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No, he ain’t heavy — he’s my brother

SHARE No, he ain’t heavy — he’s my brother

PARK CITY — Ask Jake Larsen about the best way to handle his older brother Andy and he'll meet you with a blank stare.

What do you mean, how to handle Andy?

"Treat him normal," says Jake.

Treat him the way you'd treat any brother.

Don't let him get away with anything.

Don't give him the upper hand if you can possibly help it.

And, of course, only loan him money if you never want to see it again.

The fact that Andy is autistic and mentally challenged doesn't change a thing.

Hey, all brothers have something to put up with.

For treating Andy like a brother, no more and no less, Jake Larsen has been named Sibling of the Year by the Family Links Conference, sponsored by the Utah Network of Families on Disabilities.

If every Andy had a Jake, the world would be a better place.

Also, if every Jake had an Andy.

"He's always been there for me," says Jake of Andy. "Good day, bad day, doesn't matter. He's there. Andy's given me a life."

Andy is 22, Jake is 18. Ever since Jake was born, they have been more or less inseparable.

That would include a year ago, when Andy made his break from the family home and got his own apartment.

Everyone agreed it was a wise move for Andy, who is autistic, to get his own place and become as self-sufficient as possible. He could still come home on weekends, and his family would be only a mile or so away, but by moving he would make the important life change to responsibility, self-reliance and knowing how to pour your own cereal.

The biggest obstacle was the one thing autistic people dread more than anything: change. They hate change like the Sierra Club hates change.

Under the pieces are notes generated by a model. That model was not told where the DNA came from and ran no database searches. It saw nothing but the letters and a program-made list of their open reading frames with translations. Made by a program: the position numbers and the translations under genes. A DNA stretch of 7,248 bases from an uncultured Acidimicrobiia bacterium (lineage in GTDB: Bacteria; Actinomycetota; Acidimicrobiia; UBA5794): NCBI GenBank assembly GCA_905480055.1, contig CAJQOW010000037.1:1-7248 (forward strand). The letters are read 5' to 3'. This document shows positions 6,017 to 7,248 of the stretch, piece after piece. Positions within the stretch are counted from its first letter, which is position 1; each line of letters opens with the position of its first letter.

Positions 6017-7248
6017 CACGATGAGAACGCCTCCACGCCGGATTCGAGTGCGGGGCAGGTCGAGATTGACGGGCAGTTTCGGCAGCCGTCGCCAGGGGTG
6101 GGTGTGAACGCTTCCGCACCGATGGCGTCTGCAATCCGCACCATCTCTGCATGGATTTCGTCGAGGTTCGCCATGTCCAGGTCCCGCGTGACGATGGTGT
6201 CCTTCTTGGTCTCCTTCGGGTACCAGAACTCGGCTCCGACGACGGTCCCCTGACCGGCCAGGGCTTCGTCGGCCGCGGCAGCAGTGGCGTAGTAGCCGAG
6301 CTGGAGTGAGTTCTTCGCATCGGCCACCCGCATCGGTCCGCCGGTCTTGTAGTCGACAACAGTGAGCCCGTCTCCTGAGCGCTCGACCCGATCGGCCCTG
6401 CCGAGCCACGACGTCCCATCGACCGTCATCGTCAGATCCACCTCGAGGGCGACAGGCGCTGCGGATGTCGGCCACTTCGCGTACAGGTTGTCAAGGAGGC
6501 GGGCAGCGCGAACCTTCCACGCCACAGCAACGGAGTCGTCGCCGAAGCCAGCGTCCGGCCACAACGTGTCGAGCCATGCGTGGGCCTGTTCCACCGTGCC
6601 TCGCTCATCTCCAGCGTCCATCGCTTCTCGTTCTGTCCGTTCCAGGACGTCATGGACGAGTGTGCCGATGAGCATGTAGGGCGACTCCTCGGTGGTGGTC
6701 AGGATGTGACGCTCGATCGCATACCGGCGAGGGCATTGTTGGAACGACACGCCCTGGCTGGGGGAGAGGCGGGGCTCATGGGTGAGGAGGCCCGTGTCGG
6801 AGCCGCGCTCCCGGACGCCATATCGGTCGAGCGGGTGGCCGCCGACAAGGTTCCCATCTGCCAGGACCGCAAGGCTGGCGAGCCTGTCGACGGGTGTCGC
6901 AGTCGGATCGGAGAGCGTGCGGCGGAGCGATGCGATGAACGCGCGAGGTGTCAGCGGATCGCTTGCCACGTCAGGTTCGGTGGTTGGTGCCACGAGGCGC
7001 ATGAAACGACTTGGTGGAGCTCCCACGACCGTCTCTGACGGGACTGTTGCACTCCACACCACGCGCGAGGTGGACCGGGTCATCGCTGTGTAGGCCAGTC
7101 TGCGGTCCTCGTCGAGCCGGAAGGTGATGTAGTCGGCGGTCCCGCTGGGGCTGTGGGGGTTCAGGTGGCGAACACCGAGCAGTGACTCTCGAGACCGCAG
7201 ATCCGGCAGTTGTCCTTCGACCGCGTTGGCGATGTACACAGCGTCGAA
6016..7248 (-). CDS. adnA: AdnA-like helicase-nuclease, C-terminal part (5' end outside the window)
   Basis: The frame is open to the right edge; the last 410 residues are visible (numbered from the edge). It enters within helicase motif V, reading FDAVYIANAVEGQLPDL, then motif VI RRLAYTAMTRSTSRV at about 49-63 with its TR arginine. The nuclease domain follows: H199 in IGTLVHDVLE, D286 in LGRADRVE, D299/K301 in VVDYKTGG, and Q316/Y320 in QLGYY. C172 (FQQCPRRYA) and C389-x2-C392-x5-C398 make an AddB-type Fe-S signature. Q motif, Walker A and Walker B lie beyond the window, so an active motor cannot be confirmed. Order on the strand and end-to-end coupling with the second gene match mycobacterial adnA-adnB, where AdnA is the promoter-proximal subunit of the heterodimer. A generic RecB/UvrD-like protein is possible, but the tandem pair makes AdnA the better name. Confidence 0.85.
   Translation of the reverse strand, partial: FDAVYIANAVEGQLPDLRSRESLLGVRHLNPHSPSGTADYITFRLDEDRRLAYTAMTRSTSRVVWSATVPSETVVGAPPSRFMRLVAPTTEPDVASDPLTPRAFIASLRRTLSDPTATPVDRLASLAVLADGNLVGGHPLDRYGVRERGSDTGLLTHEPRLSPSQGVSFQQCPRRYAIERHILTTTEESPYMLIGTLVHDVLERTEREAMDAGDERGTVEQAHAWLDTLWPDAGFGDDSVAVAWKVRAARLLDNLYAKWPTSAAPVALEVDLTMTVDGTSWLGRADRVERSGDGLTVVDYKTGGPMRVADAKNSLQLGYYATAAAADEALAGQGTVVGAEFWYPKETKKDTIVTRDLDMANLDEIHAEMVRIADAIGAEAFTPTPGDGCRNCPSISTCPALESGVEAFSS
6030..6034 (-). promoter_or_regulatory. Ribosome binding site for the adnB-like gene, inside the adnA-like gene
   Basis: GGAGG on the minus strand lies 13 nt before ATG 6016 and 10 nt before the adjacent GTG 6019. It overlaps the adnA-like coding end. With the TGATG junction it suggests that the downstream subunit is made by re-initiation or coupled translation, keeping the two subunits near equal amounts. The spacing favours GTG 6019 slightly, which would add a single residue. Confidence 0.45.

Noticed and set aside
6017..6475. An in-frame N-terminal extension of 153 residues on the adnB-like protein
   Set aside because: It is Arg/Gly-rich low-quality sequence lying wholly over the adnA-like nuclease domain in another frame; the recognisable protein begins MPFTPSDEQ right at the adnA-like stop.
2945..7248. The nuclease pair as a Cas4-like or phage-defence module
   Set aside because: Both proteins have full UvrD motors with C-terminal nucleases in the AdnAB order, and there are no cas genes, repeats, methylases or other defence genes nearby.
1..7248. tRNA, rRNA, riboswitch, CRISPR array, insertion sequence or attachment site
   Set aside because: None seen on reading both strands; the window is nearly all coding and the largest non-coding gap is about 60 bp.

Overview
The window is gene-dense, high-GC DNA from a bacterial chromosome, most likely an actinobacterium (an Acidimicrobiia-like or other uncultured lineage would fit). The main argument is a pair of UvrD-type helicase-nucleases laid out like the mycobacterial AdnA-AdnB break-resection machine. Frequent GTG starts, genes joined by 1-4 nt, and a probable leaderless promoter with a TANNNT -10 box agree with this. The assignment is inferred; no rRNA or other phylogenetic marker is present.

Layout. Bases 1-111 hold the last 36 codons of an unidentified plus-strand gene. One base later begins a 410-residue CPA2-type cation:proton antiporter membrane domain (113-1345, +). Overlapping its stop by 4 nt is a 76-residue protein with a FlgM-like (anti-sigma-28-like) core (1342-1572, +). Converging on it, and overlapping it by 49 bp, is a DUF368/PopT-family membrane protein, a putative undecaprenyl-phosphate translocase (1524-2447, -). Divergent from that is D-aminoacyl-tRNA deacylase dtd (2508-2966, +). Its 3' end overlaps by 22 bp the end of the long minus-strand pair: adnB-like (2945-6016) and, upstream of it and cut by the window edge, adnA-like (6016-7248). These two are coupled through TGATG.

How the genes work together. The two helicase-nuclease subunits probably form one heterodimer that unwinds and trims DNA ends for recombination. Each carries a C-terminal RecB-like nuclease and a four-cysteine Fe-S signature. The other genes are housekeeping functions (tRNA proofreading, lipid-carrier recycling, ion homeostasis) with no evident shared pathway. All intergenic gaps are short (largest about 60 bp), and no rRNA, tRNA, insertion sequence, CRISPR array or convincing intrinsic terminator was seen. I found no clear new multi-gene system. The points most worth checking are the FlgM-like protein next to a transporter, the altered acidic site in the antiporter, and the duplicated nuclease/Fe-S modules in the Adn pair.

The Larsens thus had a dilemma on their hands: Once Andy got used to his new place, he wouldn't want to leave; but he'd have to get used to it first.

Which is where Jake stepped in.

He moved into the apartment with Andy. Every night he would sleep there, and every morning he'd help Andy get ready for the day before Jake would move on to his senior year of classwork at Park City High School.

It was the busiest time of high school — the springtime of Jake Larsen's final year. Everything was going on. But each weekday night, for nearly three months, he spent at his brother's new place, turning it from an apartment into a home.

People praise Jake for the things he does for his brother. Not just the apartment episode, but the way he constantly gives him his time and attention, the way he laughs at his jokes, the way he talks to him and listens to him.

Jake is gracious and says thanks. When he was named Sibling of the Year, he said he was honored to be so honored.

Still, he wonders what all the fuss is about.

Who wouldn't want to live in an apartment with his brother? Jake asks. Who wouldn't want to stay up nights and hang with a guy who is "the funniest person on Earth?"

"For as long as I can remember," says Jake of himself and his brother, "we've leaned on each other."

And for that, they named him Sibling of the Year.

Not only that, but the Park City-based social worker who works with Andy, Gail Saloway, was named Professional of the Year.

Add it up. Andy Larsen's brother is Sibling of the Year and his social worker is Professional of the Year.

So let's see. Wonder what that makes Andy.

Lee Benson's column runs Sunday, Monday, Wednesday and Friday. Please send e-mail to benson@desnews.com and faxes to 801-237-2527.